Formalin fixed, paraffin wax embedded tissue was processed as previously described.2,10 Antibodies were rabbit anti-AQP4 (Chemicon, Chandler’s Ford, Hampshire, UK), rabbit anti-Kir4.1 (Alomone, Silverstone, Towcester, UK), rabbit anti-α syntrophin (Sigma, Poole, Dorset, UK), and biotinylated goat antirabbit immunoglobulin (Sigma). Immunoreactivity was visualised using avidin–biotin complex and diaminobenzidine. Omission of the primary antibody or use of a blocking peptide abolished immunoreactivity. Tissue sections were counterstained with cresyl violet or haematoxylin. Immunolabelling was graded as 0 (no labelling), + (perimicrovessel labelling only), or ++ (labelling of many cells).

RESULTS

Table 1 summarises the details of the patients investigated in our study.

Table 1

Patient details and expression of AQP4, Kir4.1, and α syntrophin in the different specimens

AQP4

As expected, normal brain expressed AQP4 around microvessels, in the glia limitans, and the pia (fig 1A, D). AQP4 was upregulated in astrocytes in contused brain (fig 2A), bacterial meningitis (fig 2D), brain around carcinoma (fig 2G) and oligodendroglioma (fig 2J), and in glioblastoma multiforme (fig 2M).

Figure 1

Normal brain immunolabelled for (A, D) AQP4, (B, E) Kir4.1, and (C, F) α syntrophin. Expression is seen around (A–C) microvessels and (D–F) in the glia limitans and pia. No other regions labelled with these antibodies except for some neurones, which were immunopositive for Kir4.1 (E, insert). Bars, (A) 20 μm; (B) 100 μm; (C) 50 μm; (D) 100 μm; (E) 100 μm and 10 μm (insert); and (F) 150 μm.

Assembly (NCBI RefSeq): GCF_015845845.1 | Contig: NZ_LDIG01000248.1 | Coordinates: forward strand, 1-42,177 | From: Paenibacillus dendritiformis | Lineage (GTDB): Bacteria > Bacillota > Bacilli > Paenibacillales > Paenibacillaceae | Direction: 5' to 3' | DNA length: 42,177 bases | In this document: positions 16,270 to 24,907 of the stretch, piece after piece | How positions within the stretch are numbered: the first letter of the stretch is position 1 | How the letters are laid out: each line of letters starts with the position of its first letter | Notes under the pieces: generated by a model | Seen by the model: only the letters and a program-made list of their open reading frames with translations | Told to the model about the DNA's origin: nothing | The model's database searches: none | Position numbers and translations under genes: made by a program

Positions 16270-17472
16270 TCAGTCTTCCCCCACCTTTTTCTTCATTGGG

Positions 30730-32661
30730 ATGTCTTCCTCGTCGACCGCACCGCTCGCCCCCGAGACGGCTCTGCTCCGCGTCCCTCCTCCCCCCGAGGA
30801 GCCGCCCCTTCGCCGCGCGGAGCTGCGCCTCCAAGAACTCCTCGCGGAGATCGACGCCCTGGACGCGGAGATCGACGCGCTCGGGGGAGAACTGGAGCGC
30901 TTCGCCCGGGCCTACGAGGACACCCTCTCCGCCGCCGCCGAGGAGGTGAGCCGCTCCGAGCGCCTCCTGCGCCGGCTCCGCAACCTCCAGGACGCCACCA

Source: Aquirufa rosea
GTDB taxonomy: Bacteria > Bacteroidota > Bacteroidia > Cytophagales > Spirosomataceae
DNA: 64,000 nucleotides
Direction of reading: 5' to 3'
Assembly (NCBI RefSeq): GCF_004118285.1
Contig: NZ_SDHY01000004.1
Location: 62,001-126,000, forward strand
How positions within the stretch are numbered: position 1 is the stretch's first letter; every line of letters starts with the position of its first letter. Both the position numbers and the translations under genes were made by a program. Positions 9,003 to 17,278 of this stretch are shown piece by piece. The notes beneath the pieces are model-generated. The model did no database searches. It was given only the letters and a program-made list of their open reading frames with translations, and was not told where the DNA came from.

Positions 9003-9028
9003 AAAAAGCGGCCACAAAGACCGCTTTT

Figure 2

Pathological brain immunolabelled for (A, D, G, J, M) AQP4, (B, E, H, K, N) Kir4.1, and (C, F, I, L, O) α syntrophin. (A–C) Contused brain cortex, (D–F) bacterial meningitis, (G–I) metastatic carcinoma, (J–L) oligodendroglioma, and (M–O) glioblastoma multiforme. Note peritumour brain in (G) (bottom left) and (I) (bottom). Inserts in (N) and (O) show gemistocytes from the respective pictures. Bars, 10 μm (N, O inserts); 50 μm (A, B, D–F); and 100 μm (C, G–O).

Kir4.1

In normal brain, Kir4.1 was seen around microvessels (fig 1B), in the glia limitans/pia (fig 1E), and in occasional neurones in cortical layers I and II (fig 1E insert). In brain contusion (fig 2B) and brain surrounding carcinoma and oligodendroglioma, Kir4.1 expression was also seen around microvessels. Kir4.1 was upregulated in astrocytes in bacterial meningitis (fig 2E), contusion (fig 2B), and in carcinoma (fig 2H), oligodendroglioma (fig 2K), and glioblastoma cells (fig 2N). Gemistocytes in glioblastoma showed pronounced Kir4.1 immunoreactivity (fig 2N insert).

α Syntrophin

In normal brain, α syntrophin was only seen around microvessels (fig 1C), in the glia limitans, and in the pia (fig 1F). α Syntrophin was upregulated in astrocytes in cerebral contusion (fig 2C), bacterial meningitis (fig 2F), and peritumour brain. Carcinoma (fig 2I), oligodendroglioma (fig 2L), and glioblastoma (fig 2O) cells also expressed Kir4.1. Gemistocytes within glioblastoma strongly expressed α syntrophin (fig 2O, insert).